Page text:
Calculated risk-taking is a must. I love that element of surprise by creating a unique ‘wow’ factor which every design should have. I try to link creativity and risk-taking with success. I want to inspire and be inspired and to do this, you have to approach design from many different angles. I’d like to think I would never be accused of complacency. Challenges are always exciting!

In a developing country, such as India or China, society is very preoccupied with making money and there is not much time to think of design or to visit museums and very little time is spent on creativity. I would hope that the new Indian government spends money on cultivating imagination. In the western world, we are constantly surrounded by design. Forever using the hands allows the mind freedom and works in harmony with creativity.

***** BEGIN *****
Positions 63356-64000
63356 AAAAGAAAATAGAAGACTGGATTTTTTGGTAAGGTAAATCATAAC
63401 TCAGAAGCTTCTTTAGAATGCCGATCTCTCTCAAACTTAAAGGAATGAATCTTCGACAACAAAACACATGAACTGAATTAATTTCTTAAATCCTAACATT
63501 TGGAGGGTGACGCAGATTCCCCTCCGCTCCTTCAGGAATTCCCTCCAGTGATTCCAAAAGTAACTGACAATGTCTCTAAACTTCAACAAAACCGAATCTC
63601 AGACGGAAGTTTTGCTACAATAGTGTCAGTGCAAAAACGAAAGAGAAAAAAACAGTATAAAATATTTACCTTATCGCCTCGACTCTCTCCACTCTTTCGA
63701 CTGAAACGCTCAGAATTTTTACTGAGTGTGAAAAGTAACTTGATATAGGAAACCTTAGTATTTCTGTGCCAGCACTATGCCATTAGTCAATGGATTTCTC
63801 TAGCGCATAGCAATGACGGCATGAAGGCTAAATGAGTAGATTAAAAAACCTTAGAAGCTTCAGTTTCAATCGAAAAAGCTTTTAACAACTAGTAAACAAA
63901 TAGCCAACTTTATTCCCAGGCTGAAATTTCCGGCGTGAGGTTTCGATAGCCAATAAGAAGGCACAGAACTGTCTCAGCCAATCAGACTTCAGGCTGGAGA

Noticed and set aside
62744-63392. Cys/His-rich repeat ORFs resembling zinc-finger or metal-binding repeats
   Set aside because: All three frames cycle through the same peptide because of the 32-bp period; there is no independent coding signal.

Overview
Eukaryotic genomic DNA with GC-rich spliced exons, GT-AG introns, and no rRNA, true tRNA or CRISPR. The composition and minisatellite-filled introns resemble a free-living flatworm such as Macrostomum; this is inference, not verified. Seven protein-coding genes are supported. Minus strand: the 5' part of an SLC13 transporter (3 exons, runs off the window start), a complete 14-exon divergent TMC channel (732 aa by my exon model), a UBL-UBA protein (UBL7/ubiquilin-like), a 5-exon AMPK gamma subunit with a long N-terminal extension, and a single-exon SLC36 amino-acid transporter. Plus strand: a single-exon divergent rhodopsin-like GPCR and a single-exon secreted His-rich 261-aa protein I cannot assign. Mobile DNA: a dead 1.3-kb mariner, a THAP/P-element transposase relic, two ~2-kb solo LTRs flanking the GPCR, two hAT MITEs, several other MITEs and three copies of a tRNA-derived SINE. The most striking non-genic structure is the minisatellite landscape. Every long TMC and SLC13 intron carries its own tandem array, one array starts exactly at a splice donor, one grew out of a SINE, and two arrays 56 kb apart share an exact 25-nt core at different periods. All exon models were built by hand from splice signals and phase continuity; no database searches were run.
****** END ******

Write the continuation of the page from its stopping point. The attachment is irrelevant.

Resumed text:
Historical references are important and we need resources to allow the flow of the mind. Gathering inspiration needs to be from a multitude of sources such as in poetry, art, dance, calligraphy and even technology. Such resources need to be readily available and the imagination needs to be open to them. London is an inspirational environment for me – there is such a visual element to this city. Vibrant colours of each season, enticing museums and art galleries and the beautiful parks fused with fantastic history. It’s a privilege to reside here and learn from the sheer multitude of options available to explore.

In this society and in design within the UK, I have found that trends can be influential so my advice on breaking the mould would be that it’s important to remember that they are only fleeting and not to let them stifle your imagination. Trends are there to be enjoyed but spaces can still remain fluid. Bring your imagination into your home and keep it individual. An ideal designer would be part artist, part designer, part craftsperson.